Is It Worth Printing Your Own Miniatures?

We previously discussed the "digital line" when a physical product's value online dips to below one U.S. dollar in value, but miniatures are a bit more complicated. 3D printers continue to come down in price, but how cheap do they need to be before the miniature and terrain market is impacted?

3D-ownside

3D printing is as much art as science. 3D printers aren't cheap, with pricing range from $200 to over a $1,000 and a wide variety of printing capabilities. 3D printing also requires a level of technical proficiency that varies with the printer. 3D printers work with a combination of heating and cooling to create plastic molds, which means temperature and smell are considerations.

In addition to the printer itself, 3D printers require their own specialized form of ink, known as "filament." Filament costs begin at $20 on the low end and comes in a wide variety of colors and materials.

3D prints do not all come out perfectly. The size of the printer can limit the size of the raw print. There are tricks to get around these size limitations, by digitally splitting an object and gluing the printed pieces together later, or by rotating the object so it prints flat. Given that 3D printers create models in layers, the level of detail can also be affected by the orientation of the final product on the print bed.

Heat and cold affect how the printer produces a print. Heat can create warping of the final product, or the print can not stick to the bed, or the final product can be stringy or melted. Because 3D models are printed from the bottom up, any protrusions may require supports which must be trimmed later, in much the same way flash is trimmed from metal molds.

Printing miniatures also takes time. Printing times can range from a half hour to days. Multiple miniatures multiply the time to print, and also multiplies the risk of a print going wrong. High end 3D printers have digital cameras to check in on a print for this purpose.

With all these challenges it's easy to see why 3D printing is not for the faint of heart. And yet, there are some real advantages to using a 3D printer.

The Upside

One of the most significant advantages of 3D printing is the ability to produce exactly what you want. It is entirely feasible, with enough time and preparation, to produce a small group of miniatures ahead of a game, with the exact specifications you need -- say, five goblins, two worgs, and a hobgoblin captain.

Most print outs are scaleable, depending on the quality of the digital sculpt. This means a medium-sized lizard humanoid could be sized down to kobold proportions or up to a hulking lizard-like giant with just a few tweaks of the printing software.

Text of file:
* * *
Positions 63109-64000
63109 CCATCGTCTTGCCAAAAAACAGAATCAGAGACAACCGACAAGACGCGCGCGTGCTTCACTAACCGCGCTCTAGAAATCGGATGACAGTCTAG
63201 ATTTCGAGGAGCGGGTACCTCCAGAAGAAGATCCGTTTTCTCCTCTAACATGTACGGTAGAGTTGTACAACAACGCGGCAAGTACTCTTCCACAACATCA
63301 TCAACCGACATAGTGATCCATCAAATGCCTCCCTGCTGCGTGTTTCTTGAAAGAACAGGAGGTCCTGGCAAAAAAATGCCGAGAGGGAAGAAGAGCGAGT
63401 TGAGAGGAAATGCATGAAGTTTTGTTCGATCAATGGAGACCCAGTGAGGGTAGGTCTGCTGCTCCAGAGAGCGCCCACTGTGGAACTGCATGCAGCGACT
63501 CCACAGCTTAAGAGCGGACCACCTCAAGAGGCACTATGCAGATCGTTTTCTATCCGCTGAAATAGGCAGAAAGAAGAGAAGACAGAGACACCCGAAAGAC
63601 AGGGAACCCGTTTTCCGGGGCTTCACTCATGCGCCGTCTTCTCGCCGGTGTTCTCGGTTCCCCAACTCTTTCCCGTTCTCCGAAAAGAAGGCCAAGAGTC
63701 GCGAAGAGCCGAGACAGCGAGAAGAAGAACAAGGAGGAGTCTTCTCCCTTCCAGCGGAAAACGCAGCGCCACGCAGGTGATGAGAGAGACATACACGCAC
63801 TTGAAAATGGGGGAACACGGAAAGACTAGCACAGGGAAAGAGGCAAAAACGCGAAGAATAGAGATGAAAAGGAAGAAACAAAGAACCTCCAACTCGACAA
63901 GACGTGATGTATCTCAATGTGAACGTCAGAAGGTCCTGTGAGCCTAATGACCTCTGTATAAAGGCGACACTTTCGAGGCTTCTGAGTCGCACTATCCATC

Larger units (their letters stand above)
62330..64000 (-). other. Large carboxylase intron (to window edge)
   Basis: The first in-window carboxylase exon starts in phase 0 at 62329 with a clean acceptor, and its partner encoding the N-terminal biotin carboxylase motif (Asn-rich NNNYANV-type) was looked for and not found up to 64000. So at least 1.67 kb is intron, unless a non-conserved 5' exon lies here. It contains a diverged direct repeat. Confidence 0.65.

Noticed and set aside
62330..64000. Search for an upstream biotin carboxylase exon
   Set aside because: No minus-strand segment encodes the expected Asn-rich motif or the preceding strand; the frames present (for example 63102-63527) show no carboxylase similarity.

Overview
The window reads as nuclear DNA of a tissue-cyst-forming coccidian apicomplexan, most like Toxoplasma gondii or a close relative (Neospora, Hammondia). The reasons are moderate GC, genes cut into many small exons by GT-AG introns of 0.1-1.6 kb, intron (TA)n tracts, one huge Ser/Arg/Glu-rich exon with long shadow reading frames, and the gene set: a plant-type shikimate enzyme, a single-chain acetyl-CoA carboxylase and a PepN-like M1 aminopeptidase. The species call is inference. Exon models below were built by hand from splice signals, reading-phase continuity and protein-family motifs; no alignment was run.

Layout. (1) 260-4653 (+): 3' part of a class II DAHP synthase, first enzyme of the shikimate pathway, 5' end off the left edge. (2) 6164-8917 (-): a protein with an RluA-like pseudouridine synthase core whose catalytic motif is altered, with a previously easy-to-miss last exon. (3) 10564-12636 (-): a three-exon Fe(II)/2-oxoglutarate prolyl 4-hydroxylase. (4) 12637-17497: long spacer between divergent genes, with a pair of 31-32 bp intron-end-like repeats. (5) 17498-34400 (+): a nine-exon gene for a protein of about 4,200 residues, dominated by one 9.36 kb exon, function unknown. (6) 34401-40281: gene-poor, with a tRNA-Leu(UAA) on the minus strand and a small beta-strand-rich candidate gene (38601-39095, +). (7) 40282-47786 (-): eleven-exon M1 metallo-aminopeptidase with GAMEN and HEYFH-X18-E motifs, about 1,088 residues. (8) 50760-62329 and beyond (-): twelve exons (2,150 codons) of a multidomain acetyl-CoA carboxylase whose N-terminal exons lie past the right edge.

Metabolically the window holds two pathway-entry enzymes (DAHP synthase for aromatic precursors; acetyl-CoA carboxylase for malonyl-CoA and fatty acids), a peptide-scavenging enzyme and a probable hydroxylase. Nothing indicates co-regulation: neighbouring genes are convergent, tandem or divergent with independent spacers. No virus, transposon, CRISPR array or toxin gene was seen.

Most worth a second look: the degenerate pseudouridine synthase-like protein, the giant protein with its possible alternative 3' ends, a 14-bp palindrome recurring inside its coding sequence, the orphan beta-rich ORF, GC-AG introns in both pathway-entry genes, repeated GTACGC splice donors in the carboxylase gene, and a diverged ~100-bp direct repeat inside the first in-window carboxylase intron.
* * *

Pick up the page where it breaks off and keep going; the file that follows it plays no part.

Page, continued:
Rare or even copyrighted sculpts are available on Thingiverse for personal use, so just about any character from pop culture can be produced on demand.

Despite these advantages, the 3D printing market hasn't yet affected the miniature and terrain market yet. But as printers get cheaper and easier to use, the likelihood of an impact seems likely. Just how cheap do they need to be?

Meet the Competition

The Dremel Idea Builder currently retails for about $600. According to the graphic provided by Dremel (above), a $26 Dremel Idea Builder 0.5kg spool can print 36 small models (a medium-sized creature in D&D), 14 medium models (a large creature), or 3 large models (a huge creature). Assuming no errors, that's $0.72 per medium-size figure, $1.86 per large figure, and $8.67 per huge figure. Rarity and randomization aren't factors when printing your own models, so the time to print (1 hour or less for medium-size figures, 2+ hours for large figures, and 4+ hours for huge figures) is offset by getting the miniature you want and printing as many as you need.

By comparison, Reaper miniatures made of Bonesium (a flexible form of paintable plastic) retail for $2 ($1.28 more over 3D) for medium/small-sized creatures, $5 for large creatures ($3.14 more over 3d), and $10 for huge creatures ($1.33 more over 3D). For the Dremel prints to be a threat, it would have to pay itself back in savings -- it would take 734 medium/small-size miniatures to recoup the cost of the printer and filament. That's not taking into account that the model must be prepped, which requires scrubbing off supports, hairs, and any other "flash" from printing and the possibility of a printing error.

This is just one estimate of course. The amount of filament is dictated by a variety of factors, including "infill" which determines how tightly-spaced the filament is placed within a print. The smaller the infill the more detailed and solid the print becomes -- printing a coat rack will require more filament than printing a miniature.

Depending on the level of detailed required by the miniature, the price/print ratio changes significantly. Chess pieces, for example, have much less detail, but that lack of detail means more can be printed. Makerbot estimates you can print 392 chess pieces or 12 full chess sets on a 1kg spool, or 196 pieces for a 0.5kg spool.

If we consider a typical chess set to consist of 16 small-sized miniatures (pawns) and 16 medium-sized pieces, a 0.5kg set can produce 96 small and 96 medium miniatures, or 192 miniatures in total at $0.14 per mini for "small" prints (as per the Dremel photo above). At $1.86 savings per mini, the rougher minis are much more economical -- it cuts the number of minis to make back the value of the printer with 337 prints, including the cost of one 0.5kg spool.